At the end of our tour we found ourselves in front of the Schoelcher Library. Some of our group decided that they wanted to head back to the ship while the rest of us, myself included, wanted to stay in Fort-de-France to experience some local cuisine, and, oh, shop. So roller blade Rhonda would be escorting some back to the ship. Being strangers in these parts that had just experienced a whirlwind tour all we knew was that we were somewhere in a city we’d never seen before. As experienced travelers we figured, “OK, we got this.” Asking Rhonda for specific instructions and directions on how to get back to our ship later in the day we received a detailed and precise response. “Down this street. You’ll see it.”
We all learned, or was re-taught, one of life’s invaluable lessons that day as we perspired in the Caribbean heat infused cobbled streets of Fort-de-France. Yes, people are indeed the same everywhere.
As us folks with sight looked around all we could see was colonial architecture. There was no water, no piers, no ships for as far as anyone (even fully sighted folks) could see. And now…let the “What do we do now?” group deliberations begin. Do we stay and take our chances in a city where French was the only language everywhere? I must admit that visions of getting lost in this beautiful, seemingly friendly, city had me thinking about Josephine’s headless statue for a moment. Or do we go with plan B and try and keep up with Rhonda as she speedily guided us on a return journey to the ship?
We decided to race along with Rhonda and return to the ship. Our rationale for that decision was multi-faceted. By going back to the ship we would then be familiar with the route and could return to the city after eating lunch for free on the ship. We figured there would be plenty of time to enjoy the city’s liquid hospitality and shop. This decision was supported by Rhonda’s insistence that the ship is “Right over there.” Let’s just say that her understanding of that phrase is “tres different” than ours.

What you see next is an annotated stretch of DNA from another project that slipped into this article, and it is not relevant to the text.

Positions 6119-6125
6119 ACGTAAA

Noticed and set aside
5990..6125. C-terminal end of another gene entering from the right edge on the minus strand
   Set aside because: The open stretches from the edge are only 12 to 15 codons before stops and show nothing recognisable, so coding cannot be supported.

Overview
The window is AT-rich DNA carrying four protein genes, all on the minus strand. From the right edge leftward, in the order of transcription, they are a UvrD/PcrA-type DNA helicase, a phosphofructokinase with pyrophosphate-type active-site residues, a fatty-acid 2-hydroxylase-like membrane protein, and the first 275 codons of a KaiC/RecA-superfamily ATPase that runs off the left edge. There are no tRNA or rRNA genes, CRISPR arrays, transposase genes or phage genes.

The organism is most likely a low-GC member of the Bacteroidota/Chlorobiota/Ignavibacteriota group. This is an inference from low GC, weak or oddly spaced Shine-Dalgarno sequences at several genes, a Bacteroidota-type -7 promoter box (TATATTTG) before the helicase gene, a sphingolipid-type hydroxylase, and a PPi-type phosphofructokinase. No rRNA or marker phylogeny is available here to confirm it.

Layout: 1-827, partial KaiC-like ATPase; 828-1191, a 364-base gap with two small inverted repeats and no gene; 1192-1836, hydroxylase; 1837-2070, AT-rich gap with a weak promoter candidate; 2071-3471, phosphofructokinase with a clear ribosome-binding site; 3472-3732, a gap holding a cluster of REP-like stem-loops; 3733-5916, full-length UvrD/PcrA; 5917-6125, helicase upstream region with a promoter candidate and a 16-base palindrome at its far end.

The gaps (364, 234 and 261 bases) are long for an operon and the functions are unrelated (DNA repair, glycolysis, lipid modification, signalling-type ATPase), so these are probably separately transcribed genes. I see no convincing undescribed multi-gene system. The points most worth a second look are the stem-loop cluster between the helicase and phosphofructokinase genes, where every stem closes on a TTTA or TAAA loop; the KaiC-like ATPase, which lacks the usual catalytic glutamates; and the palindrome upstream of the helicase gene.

As we headed as a group off to find our long lost sailing vessel we noticed that sidewalks and streets were no longer made of cobble stone and that the buildings had transformed into more 20th century structures. But sadly as our extremely warm race continued beyond the promised “Right over there” five minute walk we begun to wonder just what had Rhonda been smoking before she met us. Our jaunt allowed us to see some of the lesser known establishments of Fort-de-France as we enjoyed lovely rustic warehouses, train yards and parking lots. Finally, after about a 20 minute sprint we discovered where “Right over there” really was as our ship came into view after passing the last warehouse.
Did I mention that it was hot? Being the seasoned travelers that we are we always take a backpack and a bottle of water with us. After all one must have storage capacity for shopping and one must also stay hydrated. As luck would have it everyone else brought water too. But, as that same luck would have it, everyone finished all the water near the end of the tour back at Josephine’s place. By the time we made it to the pier it was clear that the pool deck on the ship was looking like an excellent choice for the rest of the day. Especially since a round trip back into the city on foot would have taken up most of our shopping and libation time. So back on board we each took our soggy selves first to our cabins for a quick spritz of cooling water and then to the Lido deck for food and the fruity alcohol laced drink of the day.
That was how our plans changed while in Martinique. But no worries folks cause it isn’t always all about the place. Some, dare I say most, times it’s about the experiences and memories you make with friends along the way. Even though we didn’t plan to partake of the Martinique Marathon with Rhonda we certainly now have some fond memories. We’ll see you again soon Martinique you beautiful little country, you.